Repeat with right side, and press both armholes well. Cool, huh!
Now, you will press open the underarm seams, and matching front to back, sew the outer dress and the lining. You will do this on both sides, leaving an opening on one side large enough to comfortably accommodate your hand (6” is recommended by the instructions given by Children’s Corner).
The easiest way I have found to make this opening is to stitch up to the beginning of the opening, then backstitch to secure your stitches. Change to a long stitch length, and sew to the end of opening area. Switch back to regular stitch length, and backstitch to secure before finishing the seam. This enables you to press the entire seam open neatly and evenly, making it easier to sew closed when you are done.
Once you have sewn these seams and pressed them open, remove the basting threads from the opening.
Smooth the lining over the dress, with the opening facing you.
Reach through the opening, matching side seams, and pin lining to outer fabric at the hem, right sides together.
At this point, I like to stitch a few inches at one of the side seams so I don’t lose my bearings. Continue to pull the whole dress through the opening, and sew around the entire hemline, matching centers and seams.
It will look like a very confused fabric tunnel when you get done with this part! You will now press the hemline that you have just sewn.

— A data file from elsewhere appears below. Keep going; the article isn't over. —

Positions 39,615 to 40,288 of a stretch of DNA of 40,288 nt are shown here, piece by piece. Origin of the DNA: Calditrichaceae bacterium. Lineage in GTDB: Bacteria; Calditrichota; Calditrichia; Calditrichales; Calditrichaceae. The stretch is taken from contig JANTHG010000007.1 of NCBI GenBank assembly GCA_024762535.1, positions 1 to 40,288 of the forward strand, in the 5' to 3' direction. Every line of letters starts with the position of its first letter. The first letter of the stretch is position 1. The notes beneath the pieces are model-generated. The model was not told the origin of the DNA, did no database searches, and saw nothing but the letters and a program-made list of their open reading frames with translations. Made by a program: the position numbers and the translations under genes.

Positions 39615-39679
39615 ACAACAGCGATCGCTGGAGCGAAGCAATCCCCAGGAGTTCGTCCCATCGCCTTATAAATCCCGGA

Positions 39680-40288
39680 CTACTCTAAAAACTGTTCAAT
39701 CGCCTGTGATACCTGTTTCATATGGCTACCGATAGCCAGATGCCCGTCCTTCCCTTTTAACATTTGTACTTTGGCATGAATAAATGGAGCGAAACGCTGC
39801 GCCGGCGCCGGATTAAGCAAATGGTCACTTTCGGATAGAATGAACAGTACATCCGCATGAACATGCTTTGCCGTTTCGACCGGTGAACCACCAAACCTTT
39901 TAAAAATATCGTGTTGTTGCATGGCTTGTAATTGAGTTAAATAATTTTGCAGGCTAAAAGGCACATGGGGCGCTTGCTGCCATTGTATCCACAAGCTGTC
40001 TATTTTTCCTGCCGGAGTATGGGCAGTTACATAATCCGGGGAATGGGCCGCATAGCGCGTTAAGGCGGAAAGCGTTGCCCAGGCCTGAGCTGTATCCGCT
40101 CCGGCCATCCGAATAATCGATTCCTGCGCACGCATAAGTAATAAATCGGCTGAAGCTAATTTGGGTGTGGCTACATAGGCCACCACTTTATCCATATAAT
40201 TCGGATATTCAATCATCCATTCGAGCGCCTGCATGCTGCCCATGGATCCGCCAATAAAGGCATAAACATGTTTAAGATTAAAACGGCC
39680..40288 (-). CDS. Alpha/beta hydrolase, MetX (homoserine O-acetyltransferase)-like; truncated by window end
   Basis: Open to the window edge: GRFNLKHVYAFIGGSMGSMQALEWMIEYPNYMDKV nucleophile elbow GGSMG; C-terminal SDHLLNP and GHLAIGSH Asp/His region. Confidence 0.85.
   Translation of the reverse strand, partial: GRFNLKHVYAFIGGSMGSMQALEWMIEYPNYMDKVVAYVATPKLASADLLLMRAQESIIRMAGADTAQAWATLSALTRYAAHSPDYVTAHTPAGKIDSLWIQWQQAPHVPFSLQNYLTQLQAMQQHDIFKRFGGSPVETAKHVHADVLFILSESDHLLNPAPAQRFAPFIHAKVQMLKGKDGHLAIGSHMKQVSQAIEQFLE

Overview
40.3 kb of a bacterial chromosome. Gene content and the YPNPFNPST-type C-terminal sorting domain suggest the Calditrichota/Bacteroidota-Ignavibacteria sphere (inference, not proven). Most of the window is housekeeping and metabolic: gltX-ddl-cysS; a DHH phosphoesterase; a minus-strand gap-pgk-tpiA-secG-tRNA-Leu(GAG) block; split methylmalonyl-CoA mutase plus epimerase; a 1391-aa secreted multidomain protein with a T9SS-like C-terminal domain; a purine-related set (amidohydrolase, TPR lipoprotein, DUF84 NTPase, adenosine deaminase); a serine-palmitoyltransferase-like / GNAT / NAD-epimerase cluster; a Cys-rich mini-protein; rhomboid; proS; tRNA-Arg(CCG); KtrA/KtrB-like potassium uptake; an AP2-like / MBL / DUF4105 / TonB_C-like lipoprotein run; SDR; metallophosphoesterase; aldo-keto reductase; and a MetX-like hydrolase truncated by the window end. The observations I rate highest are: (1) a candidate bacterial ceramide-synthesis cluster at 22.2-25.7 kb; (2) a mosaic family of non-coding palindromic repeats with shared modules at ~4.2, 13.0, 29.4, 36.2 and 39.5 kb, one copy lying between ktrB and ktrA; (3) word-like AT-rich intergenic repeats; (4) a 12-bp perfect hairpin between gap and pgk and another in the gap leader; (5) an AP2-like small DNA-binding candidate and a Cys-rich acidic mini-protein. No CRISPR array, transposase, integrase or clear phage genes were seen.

The last step is to pull the dress back through the opening, and press again, making sure the fabric is even and there are no areas that are bunched up. Viola!
You now have a fully lined and/or reversible jumper that just needs a few stitches to close up the opening you used for turning the dress. Add a button and a loop to the back opening, and you are done!
If you are using the Frannie pattern, and putting the drawstrings in the sides, be sure to add buttonholes as called for by the pattern.
When using this method for a narrower (sheath) style, or a regular a-line jumper, you won’t have to worry about the casings and elastic or drawstrings. The Frannie pattern has a lot of extra fullness built into the sides and uses these to pull it in.
I personally find the ties to be quite a nuisance with toddlers and preschoolers, so I sew the casings as directed after finishing the hem, and insert elastic, sewing securely at front and back ends of the casing. I use approximately 4 ½” of 3/8” elastic on each side to give it a close, fairly stretchy fit. After inserting the elastic, I hand stitch the inner opening closed, and tack ribbon or a bias tube to the side seams over the casing to give it the look of a drawstring without the hassle.
I have used narrower elastic (1/4”, as called for by the pattern), and found that Ellie really likes to pull her arms into her dress and see how far she can stretch it! 3/8” - 1/2" elastic is much firmer, and has less give, so it’s not as tempting (or fun LOL!).
With the real drawstrings, the gathers weren’t nearly as nice and even, and Ellie would untie them and pull the sides out all the way, causing her to look like she was wearing a tent…!